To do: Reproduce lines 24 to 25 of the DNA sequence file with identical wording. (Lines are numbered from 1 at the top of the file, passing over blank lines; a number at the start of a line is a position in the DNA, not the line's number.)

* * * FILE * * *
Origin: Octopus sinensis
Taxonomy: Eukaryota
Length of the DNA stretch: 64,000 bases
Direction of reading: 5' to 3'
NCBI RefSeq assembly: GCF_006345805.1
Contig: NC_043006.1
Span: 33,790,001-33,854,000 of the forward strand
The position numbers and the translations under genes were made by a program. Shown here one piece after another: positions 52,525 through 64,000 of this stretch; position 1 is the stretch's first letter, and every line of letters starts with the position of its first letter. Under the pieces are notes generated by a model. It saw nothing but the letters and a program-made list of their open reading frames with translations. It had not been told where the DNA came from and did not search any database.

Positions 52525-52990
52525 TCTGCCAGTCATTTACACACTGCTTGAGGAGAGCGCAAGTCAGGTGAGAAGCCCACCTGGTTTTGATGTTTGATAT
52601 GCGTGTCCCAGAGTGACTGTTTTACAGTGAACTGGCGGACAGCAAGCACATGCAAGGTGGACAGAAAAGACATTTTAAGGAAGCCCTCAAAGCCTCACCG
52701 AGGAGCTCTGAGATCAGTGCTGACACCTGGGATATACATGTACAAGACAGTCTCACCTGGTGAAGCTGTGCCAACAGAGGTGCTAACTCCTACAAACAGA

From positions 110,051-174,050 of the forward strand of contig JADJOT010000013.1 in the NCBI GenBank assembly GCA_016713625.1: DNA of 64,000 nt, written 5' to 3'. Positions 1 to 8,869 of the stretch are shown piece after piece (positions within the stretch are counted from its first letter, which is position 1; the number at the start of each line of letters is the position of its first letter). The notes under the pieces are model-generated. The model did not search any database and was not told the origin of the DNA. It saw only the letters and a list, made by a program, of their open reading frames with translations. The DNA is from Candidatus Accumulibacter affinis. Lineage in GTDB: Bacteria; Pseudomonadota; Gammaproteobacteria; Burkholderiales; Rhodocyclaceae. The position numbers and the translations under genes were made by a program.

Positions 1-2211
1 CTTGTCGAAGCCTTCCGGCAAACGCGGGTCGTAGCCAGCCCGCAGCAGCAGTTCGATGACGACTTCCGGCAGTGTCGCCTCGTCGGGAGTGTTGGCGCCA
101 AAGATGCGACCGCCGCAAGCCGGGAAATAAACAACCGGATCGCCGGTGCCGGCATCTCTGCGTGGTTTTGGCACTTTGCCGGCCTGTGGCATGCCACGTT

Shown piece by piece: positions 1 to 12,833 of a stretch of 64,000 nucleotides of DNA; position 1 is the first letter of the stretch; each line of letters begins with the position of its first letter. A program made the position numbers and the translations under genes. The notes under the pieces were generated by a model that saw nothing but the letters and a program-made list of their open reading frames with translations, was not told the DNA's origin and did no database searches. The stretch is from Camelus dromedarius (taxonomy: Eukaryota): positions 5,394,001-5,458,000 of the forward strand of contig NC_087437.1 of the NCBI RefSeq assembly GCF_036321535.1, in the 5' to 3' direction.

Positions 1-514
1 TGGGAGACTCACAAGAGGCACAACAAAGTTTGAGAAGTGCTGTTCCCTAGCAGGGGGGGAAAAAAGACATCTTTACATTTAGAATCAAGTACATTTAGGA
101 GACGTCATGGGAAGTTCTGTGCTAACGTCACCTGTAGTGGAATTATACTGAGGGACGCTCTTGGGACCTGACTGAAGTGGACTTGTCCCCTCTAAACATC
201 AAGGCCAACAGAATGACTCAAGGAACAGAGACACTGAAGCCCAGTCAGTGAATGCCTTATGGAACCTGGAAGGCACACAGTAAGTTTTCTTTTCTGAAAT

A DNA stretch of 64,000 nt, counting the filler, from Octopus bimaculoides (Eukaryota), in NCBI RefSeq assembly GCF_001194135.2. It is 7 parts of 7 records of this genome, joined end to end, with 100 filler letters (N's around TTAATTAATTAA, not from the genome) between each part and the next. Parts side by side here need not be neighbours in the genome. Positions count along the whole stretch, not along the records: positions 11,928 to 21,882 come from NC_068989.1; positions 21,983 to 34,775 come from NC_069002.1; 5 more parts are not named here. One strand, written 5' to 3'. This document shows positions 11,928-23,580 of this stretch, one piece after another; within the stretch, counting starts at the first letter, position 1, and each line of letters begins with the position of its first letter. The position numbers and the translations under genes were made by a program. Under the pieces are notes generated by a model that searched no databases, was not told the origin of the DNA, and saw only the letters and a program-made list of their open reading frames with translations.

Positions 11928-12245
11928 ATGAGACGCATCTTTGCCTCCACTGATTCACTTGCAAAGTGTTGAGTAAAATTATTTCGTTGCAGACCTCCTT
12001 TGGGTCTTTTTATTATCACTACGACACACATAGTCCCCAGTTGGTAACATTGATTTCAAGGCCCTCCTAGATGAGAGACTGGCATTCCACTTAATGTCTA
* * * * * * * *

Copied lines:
11928 ATGAGACGCATCTTTGCCTCCACTGATTCACTTGCAAAGTGTTGAGTAAAATTATTTCGTTGCAGACCTCCTT
12001 TGGGTCTTTTTATTATCACTACGACACACATAGTCCCCAGTTGGTAACATTGATTTCAAGGCCCTCCTAGATGAGAGACTGGCATTCCACTTAATGTCTA